Konstantinos Giannakas and Amalia Yiannaka
University of Nebraska-Lincoln
This paper develops a model of heterogeneous consumer preferences to analyze the market potential of a second-generation, genetically modified, high-oleic soybean developed at the University of Nebraska. The paper identifies the factors that will determine the effectiveness of the new technology and the implications for domestic producer welfare if the new technology were licensed exclusively to producers in the United States. Analytical results show that the market and welfare effects of the introduction of high-oleic soybeans are determined by the relative prices of products utilizing the new soybeans as an input in their production process, the distribution of consumer preferences, and the benefits consumers perceive from the new product. The lower the prices of products using the new soybeans and/or the greater the value consumers place on the new product attribute, the greater the market acceptance of the new higholeic soybeans, the market share of the United States in the world market for soybeans, and the domestic producer welfare gains from the introduction of the new technology. When the value consumers place on the new product attribute is sufficiently high, the introduction of high-oleic soybeans is shown to drive the conventional soybeans out of the market, attract consumers of substitute products, and confer considerable benefits to all domestic soybean producers.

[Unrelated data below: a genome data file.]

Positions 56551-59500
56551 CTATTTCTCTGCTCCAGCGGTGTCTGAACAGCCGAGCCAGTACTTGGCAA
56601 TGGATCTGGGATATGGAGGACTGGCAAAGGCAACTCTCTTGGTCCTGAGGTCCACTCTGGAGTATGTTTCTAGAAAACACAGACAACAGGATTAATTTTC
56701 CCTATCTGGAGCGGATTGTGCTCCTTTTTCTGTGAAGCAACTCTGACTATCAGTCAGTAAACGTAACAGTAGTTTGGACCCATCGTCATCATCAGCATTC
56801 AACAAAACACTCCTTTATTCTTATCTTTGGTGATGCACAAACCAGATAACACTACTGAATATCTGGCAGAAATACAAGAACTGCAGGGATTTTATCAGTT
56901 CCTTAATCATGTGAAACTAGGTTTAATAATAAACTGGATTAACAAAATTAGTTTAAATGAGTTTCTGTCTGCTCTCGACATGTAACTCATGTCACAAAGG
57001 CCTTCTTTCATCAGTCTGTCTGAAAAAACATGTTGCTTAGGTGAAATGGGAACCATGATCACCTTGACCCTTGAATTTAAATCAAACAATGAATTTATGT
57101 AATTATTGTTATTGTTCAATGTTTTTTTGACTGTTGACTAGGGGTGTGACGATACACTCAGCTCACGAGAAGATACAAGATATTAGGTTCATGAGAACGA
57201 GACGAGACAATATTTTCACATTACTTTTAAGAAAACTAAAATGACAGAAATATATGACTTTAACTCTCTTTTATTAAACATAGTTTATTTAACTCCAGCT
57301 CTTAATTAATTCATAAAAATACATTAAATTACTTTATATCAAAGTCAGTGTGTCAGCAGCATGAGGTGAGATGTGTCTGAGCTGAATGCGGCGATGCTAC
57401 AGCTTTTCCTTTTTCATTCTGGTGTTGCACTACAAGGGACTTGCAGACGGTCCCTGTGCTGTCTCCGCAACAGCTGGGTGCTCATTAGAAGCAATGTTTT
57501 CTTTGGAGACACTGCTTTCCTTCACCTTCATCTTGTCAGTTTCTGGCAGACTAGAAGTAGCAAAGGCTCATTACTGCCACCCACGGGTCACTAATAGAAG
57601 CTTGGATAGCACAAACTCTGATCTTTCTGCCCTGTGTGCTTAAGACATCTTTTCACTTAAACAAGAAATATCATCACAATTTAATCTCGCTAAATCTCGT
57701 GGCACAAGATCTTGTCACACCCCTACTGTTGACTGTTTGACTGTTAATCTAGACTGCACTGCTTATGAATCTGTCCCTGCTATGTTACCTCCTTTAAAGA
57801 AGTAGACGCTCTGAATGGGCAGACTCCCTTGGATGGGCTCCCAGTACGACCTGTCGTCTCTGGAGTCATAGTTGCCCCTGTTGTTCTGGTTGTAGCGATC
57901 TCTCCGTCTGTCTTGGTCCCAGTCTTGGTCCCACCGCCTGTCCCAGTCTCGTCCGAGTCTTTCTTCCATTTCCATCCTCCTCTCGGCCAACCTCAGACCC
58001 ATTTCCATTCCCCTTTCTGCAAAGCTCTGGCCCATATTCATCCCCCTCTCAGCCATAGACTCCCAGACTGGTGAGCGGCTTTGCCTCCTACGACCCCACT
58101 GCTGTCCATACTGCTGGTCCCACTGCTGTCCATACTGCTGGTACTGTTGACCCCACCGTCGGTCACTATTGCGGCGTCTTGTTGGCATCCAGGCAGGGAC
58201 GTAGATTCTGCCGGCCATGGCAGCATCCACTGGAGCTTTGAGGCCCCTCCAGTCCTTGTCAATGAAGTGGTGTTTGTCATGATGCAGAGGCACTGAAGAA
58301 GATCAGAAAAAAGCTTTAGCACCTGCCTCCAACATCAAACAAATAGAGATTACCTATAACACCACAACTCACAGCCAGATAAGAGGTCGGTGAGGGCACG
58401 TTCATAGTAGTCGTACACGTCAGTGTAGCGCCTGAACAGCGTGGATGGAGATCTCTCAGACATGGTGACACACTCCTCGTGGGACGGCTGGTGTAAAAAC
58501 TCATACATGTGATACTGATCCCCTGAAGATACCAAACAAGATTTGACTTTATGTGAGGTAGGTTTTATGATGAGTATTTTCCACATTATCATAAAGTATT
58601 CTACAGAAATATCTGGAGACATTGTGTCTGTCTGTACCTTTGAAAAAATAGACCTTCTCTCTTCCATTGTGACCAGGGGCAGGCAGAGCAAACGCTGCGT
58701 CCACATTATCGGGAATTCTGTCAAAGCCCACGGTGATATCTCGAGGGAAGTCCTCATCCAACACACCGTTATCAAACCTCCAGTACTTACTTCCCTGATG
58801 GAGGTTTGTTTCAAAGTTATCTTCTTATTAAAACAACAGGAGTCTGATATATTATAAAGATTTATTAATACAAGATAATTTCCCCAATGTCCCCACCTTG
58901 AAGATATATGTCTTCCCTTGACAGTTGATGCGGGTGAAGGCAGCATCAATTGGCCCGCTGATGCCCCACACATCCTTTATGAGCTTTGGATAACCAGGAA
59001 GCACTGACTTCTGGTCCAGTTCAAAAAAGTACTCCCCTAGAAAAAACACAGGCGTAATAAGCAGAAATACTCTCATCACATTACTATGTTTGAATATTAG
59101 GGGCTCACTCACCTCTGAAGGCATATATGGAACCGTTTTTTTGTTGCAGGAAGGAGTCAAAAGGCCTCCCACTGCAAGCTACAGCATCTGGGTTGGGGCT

Keywords: Agricultural biotechnology, genetically modified products, high-oleic soybeans